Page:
by Jen Paton
Chimamanda Adichie has a talk called “the danger of the single story.” She says, the “single story [that] creates stereotypes…that are not untrue…but incomplete.”
Lena Dunham's Tiny Furniture
I watched three stories about American women this weekend: Lena Dunham's Tiny Furniture (2010), the Diablo Cody written Charlize Theron “comedy” Young Adult (2011), and the blockbustering, blistering Hunger Games (2012). I suppose the latter is only tenuously about an American woman, as it takes place in a dystopian post war America called Panem where teenagers fight to the death on national television. But anyway.
Lena Dunham's Tiny Furniture takes place in the now, and is about a girl named Aura who rather than fighting to the death posts semi-nude videos of herself on Youtube in a bid at artistic expression. Aura, who comes home from college in Ohio to crash in her artist mom's (amazing) Tribeca apartment and figure out what to do next. (Artist Mom on film is Dunham's IRL Mom, as is the apartment her IRL apartment). Aura has her liberal arts degree, and in college made aforementioned arty Youtube videos where she undresses in fountains. Now she finds work as a restaurant hostess and flirts with lackluster dudes. Tiny Furniture is, as Glenn Kenney put it, “a largely adroit film concerning largely insufferable people.” Not a lot happens. But it does rather capture a certain kind of inertia of a certain kind of kid, someone really smart who doesn't really have the tools to get their act together because the consequences of not doing so are minimal. Dunham contends that her friends say the apartment looks smaller in real life, but in spite of this, she rather gets the smallness of the world she portrays, and pokes some fun at it.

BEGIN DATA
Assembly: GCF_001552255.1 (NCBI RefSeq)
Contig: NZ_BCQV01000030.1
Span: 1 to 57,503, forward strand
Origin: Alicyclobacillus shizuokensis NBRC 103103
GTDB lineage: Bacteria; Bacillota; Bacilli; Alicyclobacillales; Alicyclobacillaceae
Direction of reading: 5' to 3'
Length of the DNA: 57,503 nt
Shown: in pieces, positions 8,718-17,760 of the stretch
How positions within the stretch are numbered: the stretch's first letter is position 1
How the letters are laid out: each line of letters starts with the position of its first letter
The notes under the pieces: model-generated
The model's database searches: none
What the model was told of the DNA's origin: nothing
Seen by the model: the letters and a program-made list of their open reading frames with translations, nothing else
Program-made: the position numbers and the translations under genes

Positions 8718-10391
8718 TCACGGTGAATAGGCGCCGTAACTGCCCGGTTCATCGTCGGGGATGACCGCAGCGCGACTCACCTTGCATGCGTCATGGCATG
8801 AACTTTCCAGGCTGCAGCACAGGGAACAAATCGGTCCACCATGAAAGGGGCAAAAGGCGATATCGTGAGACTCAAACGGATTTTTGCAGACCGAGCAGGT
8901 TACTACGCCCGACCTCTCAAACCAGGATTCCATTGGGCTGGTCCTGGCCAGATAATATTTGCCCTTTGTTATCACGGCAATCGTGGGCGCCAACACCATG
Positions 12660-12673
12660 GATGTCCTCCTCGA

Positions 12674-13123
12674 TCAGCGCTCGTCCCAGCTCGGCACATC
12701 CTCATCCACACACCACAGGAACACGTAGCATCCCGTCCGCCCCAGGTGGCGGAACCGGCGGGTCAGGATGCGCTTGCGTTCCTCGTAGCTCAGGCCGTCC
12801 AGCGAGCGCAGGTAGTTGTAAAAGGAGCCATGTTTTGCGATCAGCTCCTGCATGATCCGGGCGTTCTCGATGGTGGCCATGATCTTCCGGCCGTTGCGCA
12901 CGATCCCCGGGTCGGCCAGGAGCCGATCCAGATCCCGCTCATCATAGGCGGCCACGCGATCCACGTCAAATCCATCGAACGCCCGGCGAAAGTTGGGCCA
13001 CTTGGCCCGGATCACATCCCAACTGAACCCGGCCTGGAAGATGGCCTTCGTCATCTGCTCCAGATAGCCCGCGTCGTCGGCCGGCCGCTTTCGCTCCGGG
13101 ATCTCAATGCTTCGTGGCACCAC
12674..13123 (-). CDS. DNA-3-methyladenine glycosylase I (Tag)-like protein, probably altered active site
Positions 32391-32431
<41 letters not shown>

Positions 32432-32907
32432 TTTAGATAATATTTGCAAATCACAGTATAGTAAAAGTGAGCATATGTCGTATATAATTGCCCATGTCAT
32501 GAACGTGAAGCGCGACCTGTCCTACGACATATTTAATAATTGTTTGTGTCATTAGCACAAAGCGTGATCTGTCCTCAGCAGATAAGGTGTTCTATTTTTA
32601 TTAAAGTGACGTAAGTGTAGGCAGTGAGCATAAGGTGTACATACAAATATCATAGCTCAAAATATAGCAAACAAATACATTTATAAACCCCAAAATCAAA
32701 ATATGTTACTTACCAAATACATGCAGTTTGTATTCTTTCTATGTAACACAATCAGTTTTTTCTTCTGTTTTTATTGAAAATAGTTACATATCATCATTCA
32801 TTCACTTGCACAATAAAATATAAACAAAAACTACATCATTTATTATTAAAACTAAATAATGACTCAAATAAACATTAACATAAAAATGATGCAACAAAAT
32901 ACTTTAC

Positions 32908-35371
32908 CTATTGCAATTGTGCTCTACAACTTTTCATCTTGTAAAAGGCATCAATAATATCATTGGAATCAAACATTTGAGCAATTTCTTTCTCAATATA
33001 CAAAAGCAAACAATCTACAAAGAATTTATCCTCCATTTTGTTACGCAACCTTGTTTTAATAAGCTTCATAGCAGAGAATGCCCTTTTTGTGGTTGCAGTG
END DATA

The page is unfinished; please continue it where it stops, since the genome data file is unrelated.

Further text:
And yet, and yet – it is so hard to get beyond our single stories. Dunham, whose TV show, Girls, about young women in Brooklyn premiered yesterday, made the Girls characters from Ann Arbor because “I was trying to choose places that felt like they weren’t New York but had weirdly analogous intellectual communities, so that if these girls appeared and they were quipping their heads off and they’d watched certain kinds of films since they were three, it would make sense.” Because of course, nobody else watches “certain kinds of films” or experiences culture except New Yorkers, and those lucky enough to live in a distant archipelago of college towns.
Jemima Kirke, Dunham's friend and an actress in the film, says Tiny Furniture describes “kids who are trying to figure out what they want to do but they've got to be artists of some kind.” Also, it is noticeable, does it matter (yes…) that none of the Girls, or the boys they date, or any of the young people in Tiny Furniture…are not white?
Mavis, the self-destructive narcissist at the center of Cody's Young Adult, writes young adult fiction, and is trying to live her own romance novel- to return to her boring hometown and “rescue” (steal) her high school boyfriend from a life of boring married-with-babyness. She bitches to her friend in the city (an Asian-American!!!!!!!!!!!!!!!!!) tears into Mercury Minnesota in her red Mini-cooper, generally acts a fool, shames herself terribly, and may or may not grow as a person because of it. She is definitely not the kind of girl who would “quip her head off” and she likely does not keep the Criterion Collection on her nightstand.